The success of Mahomes in the early going of 2018 might just be the episodic anomaly that Kuhn was envisioning. The cataclysmic event that challenges the old guard, the formerly-accepted norms, and forces a rethinking among those in a given field. Sherman asks in his piece the following questions: We should be wondering why NFL coaches are so steadfast in forcing quarterbacks to make tough throws in the first place. Why do teams keep looking for great quarterbacks, instead of running the system that consistently makes bad quarterbacks look great?
Mahomes’ first touchdown throw to Travis Kelce last week against the Pittsburgh Steelers comes on four verticals, a staple of many college and NFL offenses rooted in the Air Raid. Mahomes (#15) lines up in the shotgun with a slot formation to his left and a tight pro alignment on his right. Kelce (#87) is an in-line tight end — with the dangerous Tyreek Hill (#10) aligned outside of him. Kareem Hunt (#27) is in the backfield next to Mahomes, giving the Chiefs three potential receivers to that side of the formation. Here is the play drawn up:
Kansas City catches the Steelers in a Cover 2-based coverage, and that puts both the play-side safety and the middle linebacker in difficult spots. The linebacker has to try and run with Kelce’s vertical route, while the safety gets bracketed by the vertical routes from Kelce and Hill. The result? Two open receivers and a fairly easy touchdown throw.
This is not an overly complicated offensive design, but you can see that it leaves the defense struggling to find an answer. Here is a similar play, on Kelce’s second touchdown reception of the game. This time the Chiefs completely spread the field, emptying the backfield with Mahomes in the shotgun. They put three receivers to the left, with Hill, Chris Conley (#17) and Kelce on that side from boundary working inside.:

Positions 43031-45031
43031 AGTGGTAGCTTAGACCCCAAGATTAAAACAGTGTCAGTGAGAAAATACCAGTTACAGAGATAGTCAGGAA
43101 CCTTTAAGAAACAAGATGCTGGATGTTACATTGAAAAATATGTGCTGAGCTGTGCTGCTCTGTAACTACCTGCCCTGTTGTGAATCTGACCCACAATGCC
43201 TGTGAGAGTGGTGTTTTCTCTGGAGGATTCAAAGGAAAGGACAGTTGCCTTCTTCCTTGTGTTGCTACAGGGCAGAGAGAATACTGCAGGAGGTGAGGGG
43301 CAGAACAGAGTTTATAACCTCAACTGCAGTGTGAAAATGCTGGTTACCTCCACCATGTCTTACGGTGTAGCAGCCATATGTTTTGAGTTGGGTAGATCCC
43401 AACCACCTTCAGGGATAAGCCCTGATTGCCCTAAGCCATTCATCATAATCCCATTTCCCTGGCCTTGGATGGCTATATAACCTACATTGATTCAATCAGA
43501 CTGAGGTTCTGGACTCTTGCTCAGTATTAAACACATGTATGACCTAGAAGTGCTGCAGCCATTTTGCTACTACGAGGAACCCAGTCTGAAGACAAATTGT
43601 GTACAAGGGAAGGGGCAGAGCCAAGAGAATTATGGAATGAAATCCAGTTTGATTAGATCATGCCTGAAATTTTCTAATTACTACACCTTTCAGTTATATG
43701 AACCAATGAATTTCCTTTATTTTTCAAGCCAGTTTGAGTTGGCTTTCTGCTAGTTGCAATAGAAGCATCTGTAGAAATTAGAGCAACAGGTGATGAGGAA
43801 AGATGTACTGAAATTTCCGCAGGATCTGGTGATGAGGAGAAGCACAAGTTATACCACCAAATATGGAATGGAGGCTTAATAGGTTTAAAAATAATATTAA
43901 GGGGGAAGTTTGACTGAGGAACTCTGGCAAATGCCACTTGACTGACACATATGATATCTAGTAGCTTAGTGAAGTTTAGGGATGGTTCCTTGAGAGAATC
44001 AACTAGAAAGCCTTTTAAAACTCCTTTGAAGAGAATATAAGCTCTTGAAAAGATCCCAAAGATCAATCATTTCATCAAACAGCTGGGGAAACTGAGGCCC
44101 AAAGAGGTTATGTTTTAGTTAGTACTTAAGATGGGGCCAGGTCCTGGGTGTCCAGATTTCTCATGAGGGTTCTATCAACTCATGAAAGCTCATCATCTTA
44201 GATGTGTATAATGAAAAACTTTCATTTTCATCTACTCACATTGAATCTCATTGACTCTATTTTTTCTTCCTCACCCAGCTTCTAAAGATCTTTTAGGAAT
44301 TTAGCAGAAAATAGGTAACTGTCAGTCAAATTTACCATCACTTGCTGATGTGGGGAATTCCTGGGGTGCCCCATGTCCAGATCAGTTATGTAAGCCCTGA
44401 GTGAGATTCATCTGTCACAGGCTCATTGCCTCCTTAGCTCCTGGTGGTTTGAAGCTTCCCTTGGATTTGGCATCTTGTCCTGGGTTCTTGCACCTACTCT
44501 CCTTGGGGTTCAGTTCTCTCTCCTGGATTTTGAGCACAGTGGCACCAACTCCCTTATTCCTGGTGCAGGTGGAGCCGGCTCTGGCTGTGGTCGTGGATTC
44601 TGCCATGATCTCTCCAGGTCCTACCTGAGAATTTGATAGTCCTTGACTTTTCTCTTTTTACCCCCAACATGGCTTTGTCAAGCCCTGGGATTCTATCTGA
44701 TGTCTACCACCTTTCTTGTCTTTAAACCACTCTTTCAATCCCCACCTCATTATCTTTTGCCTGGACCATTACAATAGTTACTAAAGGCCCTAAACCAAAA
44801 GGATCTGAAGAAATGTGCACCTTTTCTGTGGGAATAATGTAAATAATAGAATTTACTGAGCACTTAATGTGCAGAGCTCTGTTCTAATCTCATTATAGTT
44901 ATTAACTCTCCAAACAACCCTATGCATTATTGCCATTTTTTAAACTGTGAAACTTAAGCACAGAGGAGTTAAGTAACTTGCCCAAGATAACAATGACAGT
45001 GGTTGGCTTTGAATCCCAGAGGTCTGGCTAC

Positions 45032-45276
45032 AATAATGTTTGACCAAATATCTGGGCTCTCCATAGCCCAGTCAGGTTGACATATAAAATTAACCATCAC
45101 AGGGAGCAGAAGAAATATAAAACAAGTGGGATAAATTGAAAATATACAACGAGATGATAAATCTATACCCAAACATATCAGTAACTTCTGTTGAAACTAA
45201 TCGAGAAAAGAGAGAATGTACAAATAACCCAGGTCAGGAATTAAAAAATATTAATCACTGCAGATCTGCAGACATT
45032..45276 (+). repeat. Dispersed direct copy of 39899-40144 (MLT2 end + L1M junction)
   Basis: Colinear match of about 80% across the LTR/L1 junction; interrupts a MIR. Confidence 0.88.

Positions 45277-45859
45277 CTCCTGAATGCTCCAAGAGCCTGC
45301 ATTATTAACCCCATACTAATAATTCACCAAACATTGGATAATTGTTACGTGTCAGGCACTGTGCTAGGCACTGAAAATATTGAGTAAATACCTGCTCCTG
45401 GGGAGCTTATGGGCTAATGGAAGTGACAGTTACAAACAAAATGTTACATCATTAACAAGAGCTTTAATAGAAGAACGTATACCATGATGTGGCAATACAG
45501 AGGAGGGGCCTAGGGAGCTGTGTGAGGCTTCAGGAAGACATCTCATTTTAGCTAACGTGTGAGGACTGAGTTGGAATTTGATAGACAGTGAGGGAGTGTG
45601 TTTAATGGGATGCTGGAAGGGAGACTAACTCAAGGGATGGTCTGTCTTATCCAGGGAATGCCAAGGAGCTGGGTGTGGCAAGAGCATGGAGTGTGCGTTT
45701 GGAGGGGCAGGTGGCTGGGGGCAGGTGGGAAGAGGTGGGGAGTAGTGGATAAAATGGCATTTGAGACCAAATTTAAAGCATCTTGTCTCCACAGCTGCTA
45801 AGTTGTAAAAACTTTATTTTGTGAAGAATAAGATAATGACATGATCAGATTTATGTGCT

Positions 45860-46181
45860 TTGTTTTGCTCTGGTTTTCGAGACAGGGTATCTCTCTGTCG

The route concept in here is another vertical design, again rooted in the Air Raid. Hill runs a straight vertical route, but Conley and Kelce run double posts, or DINO, a concept that you can see in almost any Air Raid playbook, from Lincoln Riley to Mike Leach and Larry Fedora:
Once more the Steelers are in a Cover 2 type of formation, but with Hill on the boundary the safety over the trips formation widens, worried about Hill’s speed on the boundary ... and for another reason, as we will see in a moment. But because of the width between the safeties, Kelce is able to split them for another fairly easy throw for a TD:
Now look at the end zone angle. Watch the eyes of Mahomes. Upon the snap he flashes his eyes toward the boundary, and Hill, putting the safety into peril. At the last moment he turns back toward the middle of the field and finds Kelce for the score:
This isn’t against a Big 12 defense, but Mahomes makes it look like one. The conventional rules go out the window when the quarterback is making no-look passes on a Sunday afternoon against the teeth of the Steelers’ defense.
How do you defend this as a defensive coordinator?
One can understand why Cover 2 would be a scheme to deploy against Kansas City, giving you dedicated safety help over players like Hill and Sammy Watkins, another vertical threat, but as we can see it creates some easy throwing lanes that Mahomes and Andy Reid can attack. But if you go Cover 1 or another single-high variant: